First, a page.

Outrages traces the creation of these laws that granted the state new rights in regulating different types of bodies and bodily functions. But the book is also an ode to 19th-century author John Addington Symonds (before), who Wolf argues played a significant role in the formation of modern ideas about sexuality and identity.

Addington SymondsAddington Symonds

"He was a great romantic," Wolf muses. "And his whole life, Symonds, all he wanted to do as the center of being a writer and a critic and a poet and a lover, I would say, was to tell the truth as he saw it about the beauty and nobility of love between men and sex between men. And at the end of his life, to advocate against the laws that discriminated against them so severely."

Wolf sees Symonds as an early LGBTQ+ activist who responded to "powerful homophobic forces around him," including the state censorship of his queer manifesto, A Problem in Modern Ethics. "You literally never know what your advocacy will do," she adds of Symonds's efforts. "You never know what your courage will do, especially in a time of bad laws and bad leadership."

Wolf's observations could just as easily be made in looking at the impact of her own maternal line. In graduate school, her grandmother documented Chicago's gay male subculture of banquets and parties and later worked with Margaret Sanger (considered the founder of Planned Parenthood), providing birth control to other women back when doing so was illegal.

In the late 1960s, Wolf's mother, Dr. Deborah Wolf, was friends with lesbian trailblazer Phyllis Lyon, a founder of the Daughters of Bilitis. Then, working on her Ph.D., the elder Wolf recalls that Lyon convinced her that as a straight researcher, if she conducted an ethnographic study on the lesbian community and how they raised their kids, she could later support lesbian moms as an expert witness in custody cases. So that's what she did, publishing her findings as the book The Lesbian Community and testifying on behalf of lesbian mothers as an expert on the psychological health of lesbian-headed families.

The Lesbian Community

The younger Wolf remembers her mother's work having a big impact on her as well. "And I remember being really scared by it," she admits. "From a child's perspective, you don't care who your mom is sleeping with, you just want your mom. You don't want to be taken away from your mother. I think that really affected me, that homophobia could break up families and keep people from the people they needed."

Later, Wolf had kids of her own but was struggling as a newly divorced mom. "I didn't know how to give my kids that stable, secure family structure that I had had growing up in an intact nuclear family," she recalls. "I felt like a tiny boat in a big sea." But then two gay male couples who were family friends stepped in. "And as my kids grew up, these men and their love...did give us that stability. And it did give my kids role models for lifetime commitment."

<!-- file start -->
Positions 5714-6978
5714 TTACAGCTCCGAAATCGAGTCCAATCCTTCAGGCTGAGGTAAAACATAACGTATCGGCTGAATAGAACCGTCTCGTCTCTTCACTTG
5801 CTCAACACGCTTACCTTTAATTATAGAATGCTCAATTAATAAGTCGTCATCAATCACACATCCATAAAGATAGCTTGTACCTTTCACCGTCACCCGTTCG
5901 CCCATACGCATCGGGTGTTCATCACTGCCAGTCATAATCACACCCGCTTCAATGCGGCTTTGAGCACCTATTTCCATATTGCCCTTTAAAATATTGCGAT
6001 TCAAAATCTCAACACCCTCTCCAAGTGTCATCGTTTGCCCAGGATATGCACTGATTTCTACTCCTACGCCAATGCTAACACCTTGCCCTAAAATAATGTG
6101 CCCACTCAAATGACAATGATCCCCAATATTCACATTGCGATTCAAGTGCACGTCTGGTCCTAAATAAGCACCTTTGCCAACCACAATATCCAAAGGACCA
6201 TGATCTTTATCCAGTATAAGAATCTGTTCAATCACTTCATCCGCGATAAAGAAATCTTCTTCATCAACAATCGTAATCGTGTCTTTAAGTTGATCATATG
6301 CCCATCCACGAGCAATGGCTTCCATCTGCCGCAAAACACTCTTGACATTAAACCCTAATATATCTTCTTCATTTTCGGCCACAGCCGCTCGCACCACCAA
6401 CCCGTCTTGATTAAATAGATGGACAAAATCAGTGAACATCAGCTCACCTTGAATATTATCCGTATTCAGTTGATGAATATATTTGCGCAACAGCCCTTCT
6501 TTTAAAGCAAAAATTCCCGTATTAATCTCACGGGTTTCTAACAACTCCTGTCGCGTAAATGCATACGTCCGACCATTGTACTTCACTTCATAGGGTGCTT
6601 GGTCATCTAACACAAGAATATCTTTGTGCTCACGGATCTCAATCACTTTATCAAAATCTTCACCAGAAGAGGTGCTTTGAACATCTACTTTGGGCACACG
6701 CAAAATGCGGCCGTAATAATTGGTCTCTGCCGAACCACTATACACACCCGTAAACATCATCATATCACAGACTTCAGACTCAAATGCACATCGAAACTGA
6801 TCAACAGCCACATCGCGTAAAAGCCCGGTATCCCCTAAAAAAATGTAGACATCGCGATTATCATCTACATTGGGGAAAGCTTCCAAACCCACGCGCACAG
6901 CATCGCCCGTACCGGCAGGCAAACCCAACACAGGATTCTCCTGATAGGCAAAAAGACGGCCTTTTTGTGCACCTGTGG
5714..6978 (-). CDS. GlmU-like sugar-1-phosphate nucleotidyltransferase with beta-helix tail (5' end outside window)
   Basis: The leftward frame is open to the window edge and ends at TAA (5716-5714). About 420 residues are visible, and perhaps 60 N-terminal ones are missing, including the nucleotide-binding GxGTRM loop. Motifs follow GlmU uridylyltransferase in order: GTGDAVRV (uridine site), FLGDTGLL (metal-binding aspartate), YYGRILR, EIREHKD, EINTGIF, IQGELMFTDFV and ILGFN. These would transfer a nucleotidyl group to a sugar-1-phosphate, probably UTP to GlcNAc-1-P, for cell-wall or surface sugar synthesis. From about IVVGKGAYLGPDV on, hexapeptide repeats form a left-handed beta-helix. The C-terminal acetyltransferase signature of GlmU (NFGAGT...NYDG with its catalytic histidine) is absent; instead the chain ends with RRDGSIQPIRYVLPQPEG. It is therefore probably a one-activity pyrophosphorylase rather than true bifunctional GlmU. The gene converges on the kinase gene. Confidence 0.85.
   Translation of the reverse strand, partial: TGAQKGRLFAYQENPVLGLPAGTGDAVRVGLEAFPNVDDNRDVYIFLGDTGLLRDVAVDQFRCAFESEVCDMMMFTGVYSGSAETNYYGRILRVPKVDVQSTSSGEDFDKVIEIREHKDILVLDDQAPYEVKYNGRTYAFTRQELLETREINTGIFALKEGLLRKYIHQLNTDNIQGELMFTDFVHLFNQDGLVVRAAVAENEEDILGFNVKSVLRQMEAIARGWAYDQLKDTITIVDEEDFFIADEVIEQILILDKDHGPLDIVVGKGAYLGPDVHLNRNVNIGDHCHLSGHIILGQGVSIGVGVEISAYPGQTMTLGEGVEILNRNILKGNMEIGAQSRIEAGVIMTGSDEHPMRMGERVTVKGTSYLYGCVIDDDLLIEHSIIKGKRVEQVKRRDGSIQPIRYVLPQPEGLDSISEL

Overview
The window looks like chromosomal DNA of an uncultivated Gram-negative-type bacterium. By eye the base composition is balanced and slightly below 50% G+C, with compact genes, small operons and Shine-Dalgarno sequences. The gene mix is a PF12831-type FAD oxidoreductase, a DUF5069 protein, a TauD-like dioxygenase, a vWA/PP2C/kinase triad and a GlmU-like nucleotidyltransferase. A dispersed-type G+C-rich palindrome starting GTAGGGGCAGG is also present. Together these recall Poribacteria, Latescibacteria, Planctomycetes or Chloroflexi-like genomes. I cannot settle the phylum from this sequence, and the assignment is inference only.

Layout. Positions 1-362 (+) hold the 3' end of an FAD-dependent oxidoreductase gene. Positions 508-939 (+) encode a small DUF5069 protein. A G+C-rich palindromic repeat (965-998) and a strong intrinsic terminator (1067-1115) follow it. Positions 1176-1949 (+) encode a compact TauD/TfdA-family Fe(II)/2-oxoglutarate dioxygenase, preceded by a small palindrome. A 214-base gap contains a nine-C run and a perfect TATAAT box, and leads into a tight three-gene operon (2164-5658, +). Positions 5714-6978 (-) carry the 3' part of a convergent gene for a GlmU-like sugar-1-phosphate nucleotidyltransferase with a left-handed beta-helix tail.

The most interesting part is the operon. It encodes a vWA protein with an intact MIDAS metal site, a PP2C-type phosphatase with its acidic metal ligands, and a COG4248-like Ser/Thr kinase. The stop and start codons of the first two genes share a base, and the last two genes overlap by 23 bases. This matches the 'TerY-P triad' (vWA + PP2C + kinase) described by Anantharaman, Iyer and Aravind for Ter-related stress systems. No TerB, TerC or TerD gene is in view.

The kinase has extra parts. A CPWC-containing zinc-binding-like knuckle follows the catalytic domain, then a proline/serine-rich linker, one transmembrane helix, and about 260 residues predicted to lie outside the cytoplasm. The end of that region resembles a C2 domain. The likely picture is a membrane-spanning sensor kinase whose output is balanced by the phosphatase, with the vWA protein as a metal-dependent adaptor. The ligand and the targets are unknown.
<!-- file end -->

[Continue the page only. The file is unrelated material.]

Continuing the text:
"Love is a precious resource in society and anything that harms that or dams it up or punishes people for loving hurts everybody," Wolf concludes now. "I experienced that both as a 10-year-old child, listening to my mom talking about these kids who are going to lose their moms because their moms loved each other. And then myself as a single mother, benefiting from there being extra love left over to give to me and my kids."

As far as her own sexual identity, Wolf says, "I don't think I can identify myself as a queer person. If I were privately queer, I would be publicly queer. What I do resonate with is...I personally feel that the label straight is too rigid. ... I don't see gender as a barrier or a reason in my personal case to be attracted to someone or love someone. If I fell in love with someone, I would want to be close to them, whatever gender they happen to be." She sees an affinity in that sentiment with Symonds, whose literary work imagined our more LGBTQ-friendly times and in doing so, helped bring them to life.

"Censorship is one true meaning of death," Wolf writes in closing Outrages.

"Their vision didn't die because they evaded the censors," Wolf explains now about Symonds and other queer writers like Walt Whitman and Oscar Wilde. "That is death if the censors are allowed to do away with books...because some books will go on to give life to people and to create a better and more just world."

"He never shut up," Wolf adds of Symonds's resilience in the face of state-sanctioned repression. "[And] his words did prevail and changed our world and made the world we live in."